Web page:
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Gabor Vali

Abstract

The concentrations of freezing nuclei in precipitation from different storms have been measured and the variations of nucleus content with space, time, precipitation type and intensity have been examined. It was found that nucleus concentrations are higher in showery rain and in hail than in continuous-type rain. Peaks have been detected in several nucleus spectra and there is some recurrence of such peaks throughout the storms. This type of information may help to improve descriptions of precipitation processes which involve the ice phase.

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Gabor Vali

Abstract

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Gabor Vali

Abstract

Freezing experiments using large numbers of small drops are frequently used for the study of both homogeneous and heterogeneous nucleation of water and of other substances. For heterogeneous nucleation, the spread in the observed freezing temperatures of drops has been shown to arise from the presence of nuclei of different activities in the sample. In the past no quantitative assessment of the nucleus content could be given independent of the drop sizes used. It is shown in this paper that from the observed freezing temperatures of the drops one can derive both a differential and a cumulative nucleus spectrum. The differential spectrum represents the concentrations of nuclei which are active at specific temperatures and the cumulative spectrum represents the concentrations of nuclei active at all temperatures warmer than the selected temperature. The accuracies of the derived spectra were examined by Monte Carlo simulation and are shown to be such that the concentrations are reliable to within factors of 2–4. The dependence of the average freezing temperature on drop volume is shown in general to be determined by the shape of the nucleus spectrum but is approximately exponential for many spectra.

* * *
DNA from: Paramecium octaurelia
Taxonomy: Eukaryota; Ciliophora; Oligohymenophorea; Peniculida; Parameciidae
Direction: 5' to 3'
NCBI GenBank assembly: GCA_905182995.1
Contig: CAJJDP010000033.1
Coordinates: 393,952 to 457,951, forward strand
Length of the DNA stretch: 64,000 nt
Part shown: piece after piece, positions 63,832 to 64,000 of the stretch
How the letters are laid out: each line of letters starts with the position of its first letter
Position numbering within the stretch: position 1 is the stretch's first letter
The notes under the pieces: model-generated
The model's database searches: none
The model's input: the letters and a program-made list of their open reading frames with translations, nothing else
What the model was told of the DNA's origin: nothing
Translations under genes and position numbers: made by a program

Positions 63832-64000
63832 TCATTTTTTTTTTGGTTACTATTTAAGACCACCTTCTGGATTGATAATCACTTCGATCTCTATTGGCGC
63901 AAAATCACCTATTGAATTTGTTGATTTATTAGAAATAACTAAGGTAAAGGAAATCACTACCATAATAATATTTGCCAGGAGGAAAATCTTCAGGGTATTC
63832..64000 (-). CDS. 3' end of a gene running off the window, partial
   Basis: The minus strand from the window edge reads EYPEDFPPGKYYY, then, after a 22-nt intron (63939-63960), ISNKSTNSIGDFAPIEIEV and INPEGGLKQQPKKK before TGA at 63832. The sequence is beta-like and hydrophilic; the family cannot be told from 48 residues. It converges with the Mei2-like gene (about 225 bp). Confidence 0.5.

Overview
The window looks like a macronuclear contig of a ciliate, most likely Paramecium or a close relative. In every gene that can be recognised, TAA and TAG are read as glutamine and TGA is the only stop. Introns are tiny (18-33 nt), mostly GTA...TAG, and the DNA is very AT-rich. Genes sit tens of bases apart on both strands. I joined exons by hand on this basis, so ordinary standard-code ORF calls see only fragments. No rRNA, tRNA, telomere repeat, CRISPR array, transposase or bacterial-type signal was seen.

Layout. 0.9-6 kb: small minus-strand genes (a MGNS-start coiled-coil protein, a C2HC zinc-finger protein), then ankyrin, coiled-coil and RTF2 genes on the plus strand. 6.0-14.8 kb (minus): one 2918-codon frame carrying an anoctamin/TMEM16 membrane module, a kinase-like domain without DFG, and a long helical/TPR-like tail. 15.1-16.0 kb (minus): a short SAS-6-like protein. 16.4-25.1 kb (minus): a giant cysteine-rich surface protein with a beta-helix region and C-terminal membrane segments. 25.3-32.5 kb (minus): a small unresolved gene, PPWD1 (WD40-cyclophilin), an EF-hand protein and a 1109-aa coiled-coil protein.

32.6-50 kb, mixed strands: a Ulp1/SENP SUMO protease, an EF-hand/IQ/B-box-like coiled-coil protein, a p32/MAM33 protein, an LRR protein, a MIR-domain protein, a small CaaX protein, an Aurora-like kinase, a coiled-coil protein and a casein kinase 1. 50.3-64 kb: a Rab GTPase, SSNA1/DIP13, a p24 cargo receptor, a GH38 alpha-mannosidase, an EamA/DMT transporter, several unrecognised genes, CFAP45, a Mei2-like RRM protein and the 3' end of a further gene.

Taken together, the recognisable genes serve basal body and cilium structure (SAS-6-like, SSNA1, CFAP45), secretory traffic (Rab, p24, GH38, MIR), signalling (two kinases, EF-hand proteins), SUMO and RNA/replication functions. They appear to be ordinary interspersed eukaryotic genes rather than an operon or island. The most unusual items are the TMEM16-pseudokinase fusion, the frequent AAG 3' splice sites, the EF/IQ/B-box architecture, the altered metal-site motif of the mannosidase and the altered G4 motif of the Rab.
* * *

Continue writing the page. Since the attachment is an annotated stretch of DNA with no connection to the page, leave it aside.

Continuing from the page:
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Gabor Vali

Abstract